(dpa) - The leader of Uganda's notorious Lord's Resistance Army (LRA) has set April 10 as the new date to sign a peace treaty that would bring an end to a two-decade-long civil conflict in the north, government officials said Tuesday.
The Ugandan government and the LRA have been involved in the peace negotiations since mid-2006 under the mediation of southern Sudan's leaders and the two sides were to sign a final deal this week to end the 22-year rebellion.
LRA leader Joseph Kony's spokesman, David Matsanga, said he is still walking through the Congo jungles towards the remote village of Ri-Kwangba where he would sign the peace treaty and requested more time, said the government peace team spokesman, Chris Magezi.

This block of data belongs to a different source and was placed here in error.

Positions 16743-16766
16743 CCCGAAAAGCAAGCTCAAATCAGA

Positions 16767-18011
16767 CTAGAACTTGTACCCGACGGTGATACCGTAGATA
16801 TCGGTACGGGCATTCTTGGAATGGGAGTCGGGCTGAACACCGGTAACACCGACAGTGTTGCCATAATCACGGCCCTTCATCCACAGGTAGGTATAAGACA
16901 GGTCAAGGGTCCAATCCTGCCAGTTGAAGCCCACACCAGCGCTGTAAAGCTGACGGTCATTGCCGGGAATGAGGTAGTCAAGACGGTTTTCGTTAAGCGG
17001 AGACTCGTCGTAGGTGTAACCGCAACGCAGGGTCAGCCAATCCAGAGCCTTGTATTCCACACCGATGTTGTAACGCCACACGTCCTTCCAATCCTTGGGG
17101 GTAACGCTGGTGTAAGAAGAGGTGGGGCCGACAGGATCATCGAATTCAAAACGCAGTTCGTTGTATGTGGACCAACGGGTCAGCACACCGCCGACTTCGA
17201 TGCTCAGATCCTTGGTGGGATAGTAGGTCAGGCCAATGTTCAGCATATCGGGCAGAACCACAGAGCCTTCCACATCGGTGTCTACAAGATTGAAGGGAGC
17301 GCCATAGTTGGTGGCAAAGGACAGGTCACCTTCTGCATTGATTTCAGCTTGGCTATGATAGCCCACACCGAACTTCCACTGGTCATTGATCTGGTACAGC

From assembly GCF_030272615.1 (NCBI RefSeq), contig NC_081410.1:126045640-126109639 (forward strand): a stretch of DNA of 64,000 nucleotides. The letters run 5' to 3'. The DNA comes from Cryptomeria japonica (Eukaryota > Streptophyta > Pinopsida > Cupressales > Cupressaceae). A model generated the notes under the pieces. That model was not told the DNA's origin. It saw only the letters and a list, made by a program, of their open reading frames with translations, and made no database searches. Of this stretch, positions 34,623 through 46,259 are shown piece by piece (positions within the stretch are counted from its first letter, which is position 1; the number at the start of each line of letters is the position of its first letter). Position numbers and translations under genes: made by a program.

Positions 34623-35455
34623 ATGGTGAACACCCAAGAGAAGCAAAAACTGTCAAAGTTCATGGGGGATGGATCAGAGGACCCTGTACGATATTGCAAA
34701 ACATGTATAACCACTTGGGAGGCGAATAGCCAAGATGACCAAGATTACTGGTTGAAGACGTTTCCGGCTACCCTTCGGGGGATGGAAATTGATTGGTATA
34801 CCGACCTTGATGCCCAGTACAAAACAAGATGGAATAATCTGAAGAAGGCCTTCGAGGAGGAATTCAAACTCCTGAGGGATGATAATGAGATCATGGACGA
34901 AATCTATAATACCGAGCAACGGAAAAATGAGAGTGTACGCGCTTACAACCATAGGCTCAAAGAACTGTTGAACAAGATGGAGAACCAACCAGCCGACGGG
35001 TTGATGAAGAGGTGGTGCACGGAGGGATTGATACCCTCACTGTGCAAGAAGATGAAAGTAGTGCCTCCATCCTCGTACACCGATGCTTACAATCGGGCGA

"Matsanga has called our delegation today to inform us that Kony is still walking to Ri-Kwangba and so he would not be around on the agreed-on date of April 3. He has said that he will sign the agreement in Ri-Kwangba on April 10," Magezi said.
According to Magezi, the Ugandan government expects to sign the final agreement after April 10 and the exact date will be determined after consulting with the Sudanese mediators.
The LRA war displaced nearly 2 million people in Uganda's north and thousands have been killed or maimed while up to 25,000 children have been abducted by the rebels for forced conscription.
The signing of the final agreement has been hampered with delays, mostly over the rebel's demand that the International Criminal Court (ICC) withdraw the war crimes indictments it slapped on five LRA leaders including Kony in 2005.
The rebels' negotiators were given a boost in February when an agreement was signed under which the suspects would be tried by Ugandan courts once a final peace treaty had been signed.